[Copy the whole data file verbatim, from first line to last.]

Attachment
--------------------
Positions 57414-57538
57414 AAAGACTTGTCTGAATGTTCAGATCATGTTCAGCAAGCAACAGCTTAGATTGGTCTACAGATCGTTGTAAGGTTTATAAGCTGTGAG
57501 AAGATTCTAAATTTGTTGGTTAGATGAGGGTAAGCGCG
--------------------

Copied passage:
Positions 57414-57538
57414 AAAGACTTGTCTGAATGTTCAGATCATGTTCAGCAAGCAACAGCTTAGATTGGTCTACAGATCGTTGTAAGGTTTATAAGCTGTGAG
57501 AAGATTCTAAATTTGTTGGTTAGATGAGGGTAAGCGCG